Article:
What do all of these experiences have in common? Absolutely nothing.

They are not all multiplayer – if they can be described to have ‘players’ at all. They do not all have puzzles, or even challenges of any sort. They do not all have a story, or if they do, the story may be written by the players. They may not be live – sometimes they can be replayable, like Majestic. Many of them exist only on one form of media, so they’re not cross-media either.

In common use, the term ‘Alternate Reality Game’ has ceased to describe any particular type of game. Having spoken about ARGs at more conferences and formal gatherings than I can number, I have always been struck by the way in which people appropriate ‘ARG’ to describe any sort of work that they cannot describe in another way, whether that be a Flash-based website that accompanies a TV show to a social gaming Facebook application.

In fact, ARGs are not defined by what they are, but what they are not. ARGs are not videogames or computer games. They are not casual games. They are not traditional sports games, or board games, or playground games. But they are essentially everything else that involves some sort of game-like experience or play, and that is why we are seeing such a confusing collection of things being called ARGs.

I don’t think that this has happened simply because people are abusing the term. While I might not call carved stone gargoyles an ARG, I would call Perplex City, I Love Bees, World Without Oil and Jamie Kane ARGs. I have also described Orson Welles’ radio production of War of the Worlds as an ARG-like experience. And so I actually have a hard time seeing the link between all of them.

It was suggested to me that the link is that the games ‘play with reality’. This is true, but it’s rather too broad and not exclusive at all, since games such as Portal and particular text adventures also play with reality.

No, I think that the term ‘ARG’ is an umbrella term de facto used for the class of games that do not fall under traditional game definitions, and the reason why it is gaining such prominence and momentum is because of a blossoming of non-traditional games. It is testament to the commercial and cultural success of traditional videogames that they have assumed control over what people call ‘games’ today. If I tell someone that I am a game designer, one of the first questions they ask me is, “Oh, for the Playstation or for the PC?” They do not even think to ask that I might be making some sort of other game.

We shouldn’t forget that videogames didn’t even exist until thirty years ago, and there was nothing ‘traditional’ about them. If you said that you were a game designer, people would have assumed you made boardgames. What’s happening now is that large numbers of people are beginning to design things different to existing classes of games, but are still recognisably games or play, and they don’t have a word to describe them other than ‘alternate reality game’, however inaccurate the term might be.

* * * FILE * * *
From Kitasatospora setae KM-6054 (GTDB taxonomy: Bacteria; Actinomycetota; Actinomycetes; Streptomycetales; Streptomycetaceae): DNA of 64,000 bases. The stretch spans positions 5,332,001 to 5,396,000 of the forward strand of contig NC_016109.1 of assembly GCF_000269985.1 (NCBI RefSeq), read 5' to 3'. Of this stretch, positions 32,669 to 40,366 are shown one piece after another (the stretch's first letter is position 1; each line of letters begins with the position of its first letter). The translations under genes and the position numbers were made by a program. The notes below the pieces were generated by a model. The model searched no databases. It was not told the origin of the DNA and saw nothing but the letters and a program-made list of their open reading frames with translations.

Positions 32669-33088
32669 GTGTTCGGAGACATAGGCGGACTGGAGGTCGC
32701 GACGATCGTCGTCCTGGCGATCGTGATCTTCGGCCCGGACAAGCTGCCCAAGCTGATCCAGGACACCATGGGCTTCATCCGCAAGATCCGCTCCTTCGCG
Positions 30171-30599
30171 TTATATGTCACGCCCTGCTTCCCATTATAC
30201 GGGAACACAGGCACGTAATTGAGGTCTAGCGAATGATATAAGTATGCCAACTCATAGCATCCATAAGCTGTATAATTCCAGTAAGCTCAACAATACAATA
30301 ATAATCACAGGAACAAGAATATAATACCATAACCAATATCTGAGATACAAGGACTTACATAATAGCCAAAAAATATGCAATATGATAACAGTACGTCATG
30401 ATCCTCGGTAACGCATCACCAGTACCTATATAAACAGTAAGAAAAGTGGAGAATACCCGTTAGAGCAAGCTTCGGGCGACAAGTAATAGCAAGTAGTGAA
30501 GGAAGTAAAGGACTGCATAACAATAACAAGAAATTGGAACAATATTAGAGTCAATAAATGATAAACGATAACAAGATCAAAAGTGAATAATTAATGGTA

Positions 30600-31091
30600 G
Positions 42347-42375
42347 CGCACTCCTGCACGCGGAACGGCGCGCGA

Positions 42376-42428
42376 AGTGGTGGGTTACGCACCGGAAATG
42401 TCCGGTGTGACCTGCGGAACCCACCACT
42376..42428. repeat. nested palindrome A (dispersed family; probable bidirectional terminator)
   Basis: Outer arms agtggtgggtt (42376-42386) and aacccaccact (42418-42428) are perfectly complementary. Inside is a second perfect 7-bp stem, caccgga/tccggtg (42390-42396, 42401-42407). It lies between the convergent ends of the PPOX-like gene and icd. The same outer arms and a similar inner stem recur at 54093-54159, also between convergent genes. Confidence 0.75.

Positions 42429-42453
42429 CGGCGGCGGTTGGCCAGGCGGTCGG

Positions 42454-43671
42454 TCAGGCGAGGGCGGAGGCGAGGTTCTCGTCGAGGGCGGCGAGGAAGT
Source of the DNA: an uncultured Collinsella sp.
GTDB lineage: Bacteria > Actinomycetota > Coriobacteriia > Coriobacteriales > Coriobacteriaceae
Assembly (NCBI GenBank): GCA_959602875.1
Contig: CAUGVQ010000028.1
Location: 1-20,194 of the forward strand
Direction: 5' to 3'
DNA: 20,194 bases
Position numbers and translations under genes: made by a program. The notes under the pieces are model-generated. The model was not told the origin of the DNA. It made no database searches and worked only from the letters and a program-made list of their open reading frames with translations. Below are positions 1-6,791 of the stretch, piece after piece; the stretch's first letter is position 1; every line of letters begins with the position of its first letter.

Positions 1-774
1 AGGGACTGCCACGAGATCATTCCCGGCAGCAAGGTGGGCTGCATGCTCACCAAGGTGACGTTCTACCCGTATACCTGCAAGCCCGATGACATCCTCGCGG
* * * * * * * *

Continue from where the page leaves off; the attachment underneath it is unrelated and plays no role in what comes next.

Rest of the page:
I personally think that this watering down of ‘ARG’ is a good and realistic thing, on the whole. While it was useful to be able to know exactly what someone meant when they said they were making an ARG (this pleasant phase lasted all of 2001-2004), the fact is that ARG designers are now wanting to change their games drastically in order to progress, by removing the story or making them replayable or presenting them via a single medium.

And so we are presented with two options. We can stick with the classical definition of an ARG, as exemplified by early games such as The Beast. This has the advantage of actually being a definition rather than a bucket, but the disadvantage of the fact that very few people want to make these types of games any more. Or we can look at the wide variety of games that ‘ARG designers’ are now designing, and accept its usage has expanded to the point where it covers everything that is not already covered.

Does this make the term useless? I don’t think so. I recently helped to run an ARG design workshop in London for a group of (traditional) game designers, theatre directors, artists, programmers and writers. The games that came out of the workshop were wonderfully diverse, ranging from an epic urban game centred around travelling theatre productions to a collaborative art-making website. I wouldn’t have called a single one of these games an ARG if I had seen them in 2001, but here they were, products of an ARG workshop, and I don’t know what else to call them.